Challenging 12 poor excuses for not investing in new technology

Dec 3, 2019 | Business Strategy, Strategy

If your firm has yet to invest much in new tech I hope the following list will help you overcome your reluctance. And if you have been investing then maybe you can just reminisce as to what life was like beforehand. Or perhaps things have stalled and you’ll recognise why when you look down this list.

1 – We’re too busy – Like the woodcutter who insists on continuing to use an axe to chop down trees, without realising how blunt it has become  and because there isn’t time to learn how to use an electric chainsaw.

2 – We’re too small – Unlikely. Many start up firms and small practitioners are very enthusiastic users of  new tech that has not yet been embraced by larger firms.

3 – We’re not one of the Big 4 – True. But no one’s suggesting you need to invest in the sort of advanced tech that the Big 4 are adopting. That’s a whole different ball game.

4 – Our clients don’t care – Possibly correct. But as I have explained on this blog before, whilst your current clients may not care what software and tech you use, prospective clients may have a very different attitude. This is especially likely if your competitors have evolved lower cost bases for compliance work due to their investment in new tech.

5 – The senior partner retires soon – Ah yes. The partner who resists investment as it means less money available for their retirement. On the other hand, old fashioned practices are less investable and secure lower multiples when they come to be sold.

6 – It’s too hard to choose – An understandable EXCUSE. So stop thinking that you have to research all possible options. Identify what features are crucial and then make a choice – just as you would if you were buying a new car or a new washing machine. This is much better than doing nothing.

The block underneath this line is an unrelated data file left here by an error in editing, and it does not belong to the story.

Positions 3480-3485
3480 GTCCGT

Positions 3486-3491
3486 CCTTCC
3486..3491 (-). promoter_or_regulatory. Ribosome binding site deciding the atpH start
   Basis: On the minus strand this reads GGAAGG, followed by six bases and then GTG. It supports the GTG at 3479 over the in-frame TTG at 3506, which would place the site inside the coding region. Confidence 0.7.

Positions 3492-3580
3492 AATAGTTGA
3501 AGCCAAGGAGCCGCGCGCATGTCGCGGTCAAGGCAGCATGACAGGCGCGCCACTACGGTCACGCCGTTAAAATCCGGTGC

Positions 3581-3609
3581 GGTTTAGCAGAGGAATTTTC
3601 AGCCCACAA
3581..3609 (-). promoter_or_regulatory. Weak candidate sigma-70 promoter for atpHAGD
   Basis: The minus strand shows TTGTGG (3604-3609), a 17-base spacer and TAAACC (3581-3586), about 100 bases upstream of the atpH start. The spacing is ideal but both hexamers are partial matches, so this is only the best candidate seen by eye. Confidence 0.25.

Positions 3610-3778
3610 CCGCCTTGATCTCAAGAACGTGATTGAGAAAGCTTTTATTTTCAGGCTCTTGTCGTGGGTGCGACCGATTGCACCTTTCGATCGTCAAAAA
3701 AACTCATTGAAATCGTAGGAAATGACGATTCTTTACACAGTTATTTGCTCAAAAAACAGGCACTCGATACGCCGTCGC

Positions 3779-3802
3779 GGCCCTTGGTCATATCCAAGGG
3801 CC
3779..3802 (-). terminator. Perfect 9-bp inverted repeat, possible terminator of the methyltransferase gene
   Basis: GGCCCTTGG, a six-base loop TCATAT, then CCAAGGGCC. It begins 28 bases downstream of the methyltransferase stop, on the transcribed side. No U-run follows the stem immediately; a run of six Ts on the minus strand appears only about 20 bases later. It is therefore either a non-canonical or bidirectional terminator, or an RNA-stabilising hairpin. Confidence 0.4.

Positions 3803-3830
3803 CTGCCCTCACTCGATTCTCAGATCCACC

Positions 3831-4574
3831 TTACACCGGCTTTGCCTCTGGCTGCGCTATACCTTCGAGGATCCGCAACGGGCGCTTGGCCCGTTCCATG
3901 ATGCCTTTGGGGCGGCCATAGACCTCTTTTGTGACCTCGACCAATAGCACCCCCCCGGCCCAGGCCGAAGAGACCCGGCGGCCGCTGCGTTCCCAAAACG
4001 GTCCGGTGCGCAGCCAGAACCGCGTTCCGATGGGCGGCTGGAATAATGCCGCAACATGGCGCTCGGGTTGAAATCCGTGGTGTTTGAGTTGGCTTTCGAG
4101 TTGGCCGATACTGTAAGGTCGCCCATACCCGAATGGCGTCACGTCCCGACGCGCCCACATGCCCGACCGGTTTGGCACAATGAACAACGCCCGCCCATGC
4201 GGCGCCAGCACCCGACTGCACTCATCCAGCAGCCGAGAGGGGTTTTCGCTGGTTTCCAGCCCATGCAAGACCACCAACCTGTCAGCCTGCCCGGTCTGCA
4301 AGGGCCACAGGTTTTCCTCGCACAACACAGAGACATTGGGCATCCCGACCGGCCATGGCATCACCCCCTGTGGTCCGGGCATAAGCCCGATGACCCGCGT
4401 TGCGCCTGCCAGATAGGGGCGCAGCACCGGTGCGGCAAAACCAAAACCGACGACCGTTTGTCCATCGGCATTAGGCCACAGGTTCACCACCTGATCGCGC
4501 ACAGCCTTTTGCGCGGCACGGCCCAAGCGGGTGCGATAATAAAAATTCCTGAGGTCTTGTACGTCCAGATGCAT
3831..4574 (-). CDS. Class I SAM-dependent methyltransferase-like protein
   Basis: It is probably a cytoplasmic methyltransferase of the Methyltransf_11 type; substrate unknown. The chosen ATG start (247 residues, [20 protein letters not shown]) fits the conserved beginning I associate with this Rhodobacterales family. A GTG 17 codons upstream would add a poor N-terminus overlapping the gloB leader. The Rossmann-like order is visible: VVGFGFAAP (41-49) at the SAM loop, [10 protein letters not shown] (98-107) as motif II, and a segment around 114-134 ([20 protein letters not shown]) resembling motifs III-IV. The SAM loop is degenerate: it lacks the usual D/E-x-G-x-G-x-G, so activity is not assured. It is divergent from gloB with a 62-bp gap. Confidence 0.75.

7 – We don’t know where to start – Ok. Anywhere is better than nowhere.   Most firms start with a cloud bookkeeping system – maybe one used by a large number of their clients. Or they ask around to find what other comparable sized firms are using for their own finances. That’s a good place to start.

8 – Our staff don’t care – A common excuse that reflects the views of some older staff who may not relish the idea of having to start doing things a new way. Younger staff are more inclined to find the idea of new tech to be appealing. And modern practices tend to find it easier to recruit than do the ‘old fashioned’ ones.

9 – We’re already sufficiently successful – Good for you. Wouldn’t it be nice to be confident that this will continue for more than just the next few years?  Again, this is not a question of retaining existing clients and fees. But whether your firm and partners will be well placed to win new clients paying good fees well into the future. And whether your firm will continue to be an attractive place to work and to be a partner.

10 – We don’t have the talent – You may be right here. Few of the more experienced mature partners in firms have the necessary experience, expertise and interest to lead projects to introduce new tech into their firms. Nor can you assume that your IT support provider is best placed to do this.  But you can access the necessary knowledge, insights, training (and talent) without having to actually employ a full time expert. Alternatively you may find that a younger member of your team may have the necessary ‘talent’.

11 – It won’t benefit us – This attitude suggests a lack of understanding as to the range of tech resources that are being embraced by other accountants. It might also suggest a closed mind and a degree of unconscious fear of changing how you do things – regardless of the benefits and advantages that could then flow.

12 – We’re fine with things as they are – Although this view implicitly picks up on a number of the earlier excuses, the likely reason for this view could well be rooted in the perfectly natural and common fear of ‘change’.   In my talks I often explain that you’ll be fine to continue doing what you’ve always done, the way you’ve always done it for the immediate future – that is, the next year or so. But sooner or later you will start to suffer when it comes to winning new clients and possibly also to retaining good clients and staff. The better prepared and ready you are the more confident you can afford to be.

Of course this is all very general.  Some of the barriers to investing in tech are down to individual preferences and concerns. Others are down to the nature of the tech itself.  Mostly though the challenges are due to the time that needs to be invested in considering the different options and then in making a decision and introducing the new tech into the office.

Here are a couple of further tips to help you:

1 – Decide on a strategy for your firm. Your investment in new tech should then help bring your vision to life.

2 – Create a plan that covers the various steps you will need to take on your journey. And then take the first step….

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